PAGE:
Age no barrier at Great Columbia Crossing

<p>Richelle Jackson gets a big hug from her father Harold Mullins after he finished the Great Columbia Crossing Sunday. Despite a severe lung condition, the 80-year old Mullins finished the race.</p>

MEGLER?BRIDGE — Richelle Jackson of Raymond waited anxiously for her father, Harold Mullins, to come off the Astoria-Megler Bridge during Sunday’s Great Columbia Crossing.

He is 80, and has been diagnosed with a lung condition. So she was hoping he didn’t have any problems climbing the bridge’s main span that carries cars — or in this one day, runners and walkers — far above the shipping lane of the Columbia River.

She needn’t have worried.

“It was fantastic today, you couldn’t ask for better weather,” said Mullins after he crossed the finish line. “I feel good; I feel really good. My breathing is good. It is doing what you believe in that counts. If you believe it, you can do it. That’s what I’ve always thought.”

Mullins and other octogenarians and septuagenarians proved that old age is no barrier to participation, whether running or walking.

Jackson was delighted.

“He had such determination that he was going to do it! He had to prove it to himself that it didn’t matter what his age was, or even his health. It was his goal to get out and show others how important it is to exercise and get out of the house,” said Jackson.

Pacific County Treasurer Renee Gooden, Mullins’ other daughter, stood next to him, beaming. “I was a lot slower than my 80-year-old dad today,” she said.

A fine day

To be sure, the race did go to the swift, as Chad Trammell with his 33 minutes, 17 seconds time showed, but winning wasn’t just coming in first, for most of the thousands of runners and walkers participating Sunday. Winning was just making it from Dismal Nitch wayside to Astoria and enjoying a fine morning for the event, which is organized by the Astoria-Warrenton Area Chamber of Commerce and Columbia Memorial Hospital.

Leon Ciehola of Portland sported a shiny new second-place medal. Another octogenarian, Ciehola said a friend encouraged him to participate this year, though he is no stranger to strenuous activity.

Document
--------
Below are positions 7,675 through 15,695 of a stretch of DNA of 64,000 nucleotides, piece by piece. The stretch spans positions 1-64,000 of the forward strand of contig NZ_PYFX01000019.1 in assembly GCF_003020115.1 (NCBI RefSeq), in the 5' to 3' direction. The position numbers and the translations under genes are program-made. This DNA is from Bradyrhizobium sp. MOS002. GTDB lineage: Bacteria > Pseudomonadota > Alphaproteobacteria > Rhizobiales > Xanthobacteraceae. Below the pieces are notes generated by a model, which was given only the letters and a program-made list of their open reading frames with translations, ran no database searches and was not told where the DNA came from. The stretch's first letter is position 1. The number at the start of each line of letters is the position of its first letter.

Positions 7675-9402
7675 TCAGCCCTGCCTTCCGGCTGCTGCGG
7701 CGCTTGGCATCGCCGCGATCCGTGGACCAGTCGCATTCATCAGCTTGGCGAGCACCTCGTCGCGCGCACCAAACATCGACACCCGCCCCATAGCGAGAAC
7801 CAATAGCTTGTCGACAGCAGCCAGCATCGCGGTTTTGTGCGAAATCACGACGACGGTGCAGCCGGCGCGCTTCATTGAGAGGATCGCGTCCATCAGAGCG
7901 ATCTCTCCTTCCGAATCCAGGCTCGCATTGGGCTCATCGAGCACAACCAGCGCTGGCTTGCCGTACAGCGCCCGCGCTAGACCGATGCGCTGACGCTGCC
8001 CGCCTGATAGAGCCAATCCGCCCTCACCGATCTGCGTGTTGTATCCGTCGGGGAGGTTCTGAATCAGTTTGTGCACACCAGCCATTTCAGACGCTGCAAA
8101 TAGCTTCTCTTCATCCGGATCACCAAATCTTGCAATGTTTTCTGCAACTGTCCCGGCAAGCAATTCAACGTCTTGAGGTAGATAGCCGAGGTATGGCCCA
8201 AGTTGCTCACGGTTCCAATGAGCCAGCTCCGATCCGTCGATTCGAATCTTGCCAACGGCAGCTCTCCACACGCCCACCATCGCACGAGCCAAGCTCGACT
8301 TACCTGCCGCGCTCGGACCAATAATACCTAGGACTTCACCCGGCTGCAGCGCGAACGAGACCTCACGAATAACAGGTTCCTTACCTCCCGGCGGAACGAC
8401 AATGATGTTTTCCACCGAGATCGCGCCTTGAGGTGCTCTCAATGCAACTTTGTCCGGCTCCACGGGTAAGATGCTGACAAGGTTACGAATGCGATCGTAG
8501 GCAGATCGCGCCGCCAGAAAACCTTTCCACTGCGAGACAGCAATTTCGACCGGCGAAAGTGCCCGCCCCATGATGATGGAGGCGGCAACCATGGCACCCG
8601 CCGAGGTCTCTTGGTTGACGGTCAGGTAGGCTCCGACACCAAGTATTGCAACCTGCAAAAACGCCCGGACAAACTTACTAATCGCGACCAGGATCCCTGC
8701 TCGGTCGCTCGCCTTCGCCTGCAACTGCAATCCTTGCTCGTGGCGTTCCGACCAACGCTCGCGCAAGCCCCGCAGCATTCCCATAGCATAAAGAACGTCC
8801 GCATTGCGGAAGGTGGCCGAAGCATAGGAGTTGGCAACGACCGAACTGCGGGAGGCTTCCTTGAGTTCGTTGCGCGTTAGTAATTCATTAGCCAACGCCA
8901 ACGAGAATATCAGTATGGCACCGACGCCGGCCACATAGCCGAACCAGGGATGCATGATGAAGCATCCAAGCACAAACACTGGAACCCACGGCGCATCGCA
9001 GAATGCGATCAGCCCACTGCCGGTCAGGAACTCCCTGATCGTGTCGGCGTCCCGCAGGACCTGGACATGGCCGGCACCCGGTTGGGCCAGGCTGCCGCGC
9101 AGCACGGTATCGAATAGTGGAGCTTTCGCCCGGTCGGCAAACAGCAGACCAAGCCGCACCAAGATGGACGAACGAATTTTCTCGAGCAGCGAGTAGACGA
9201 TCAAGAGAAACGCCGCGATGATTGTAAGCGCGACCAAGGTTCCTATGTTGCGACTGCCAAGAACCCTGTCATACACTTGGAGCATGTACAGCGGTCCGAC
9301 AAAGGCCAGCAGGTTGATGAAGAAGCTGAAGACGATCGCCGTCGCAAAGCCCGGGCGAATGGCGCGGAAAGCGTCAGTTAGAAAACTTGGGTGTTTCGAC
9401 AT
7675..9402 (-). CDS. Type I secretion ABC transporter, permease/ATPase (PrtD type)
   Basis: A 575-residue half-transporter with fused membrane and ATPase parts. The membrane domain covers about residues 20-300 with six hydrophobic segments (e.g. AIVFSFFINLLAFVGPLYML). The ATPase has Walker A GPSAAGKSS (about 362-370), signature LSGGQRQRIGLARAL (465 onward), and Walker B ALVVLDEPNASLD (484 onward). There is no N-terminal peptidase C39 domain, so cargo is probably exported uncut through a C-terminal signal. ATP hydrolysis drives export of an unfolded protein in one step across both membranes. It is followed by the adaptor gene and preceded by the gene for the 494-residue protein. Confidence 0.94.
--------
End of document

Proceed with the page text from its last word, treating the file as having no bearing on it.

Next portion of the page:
“It was great, even though it was my first time. I walk a lot, especially during hunting. I’ve got some elk hunting coming up. I hunt out of Scappoose for elk or Molalla for deer,” said Ciehola.

Many of the older walkers and runners say that the Great Columbia Crossing is just one event in the year that keeps them exercising, and the goals are usually the same: stay in shape and keep the doctor at bay.

John and Priscilla Snabel walked the 10 kilometers together Sunday and in fast enough time for Pricilla to earn a third-place award, despite her 70 years.

“I started walking a year ago on account of my health. I was diagnosed with a mild form of diabetes and if I exercise I don’t have to take any medicine. That’s why I’m trying to walk at least three or four times a week,” said Priscilla Snabel.

“It has been great today! It was amazing on the bridge, though I never thought that I would be able to climb the span of the bridge, but somehow it is never as bad as it looks,” she said.

John Snabel is a Vietnam War veteran who has struggled with the effects of Agent Orange. He finds that the exercise helps him.

“I’ve done the Crossing twice before and enjoy it a lot. It was really good out there today,” he said.

Cross section

The 3,500 athletes who participated in the Great Columbia Crossing represent a cross section from young to old, male and female. A favorite activity is for parents to push their babies or toddlers with them in strollers designed especially for running. The babies seem to like the ride as most of them are sleeping by the race’s end.

With the thousands of athletes and friends roaming around the Astoria basin, it is no wonder that it takes an army of more than 100 volunteers to make things go smoothly. From directing traffic, to sorting medals, to handing out food and drink to hungry athletes, volunteers were everywhere making life easier for race participants.

The city and state governments worked well together too, closing the highway to boost safety for runners, yet keeping it partially open for those willing to wait the 20 to 30 minutes for the pilot vehicle.

“I am always amazed at how well this event goes off,” said Gillian Summer of Seattle, who was waiting for a friend to finish. “This is a perfect October morning and I would rather be here than just about anywhere else,” she said.

One octogenarian felt the same.

Richelle Jackson offered her 80-year old father a folding chair when he was done, but he didn’t take it. He was feeling too well.

“I asked my doctor if it would be safe to do this race and he said, ‘If you want to do it, go ahead and do it.’ I give him all the credit. I was determined to do it and I did. It’s a great day,” said Mullins.

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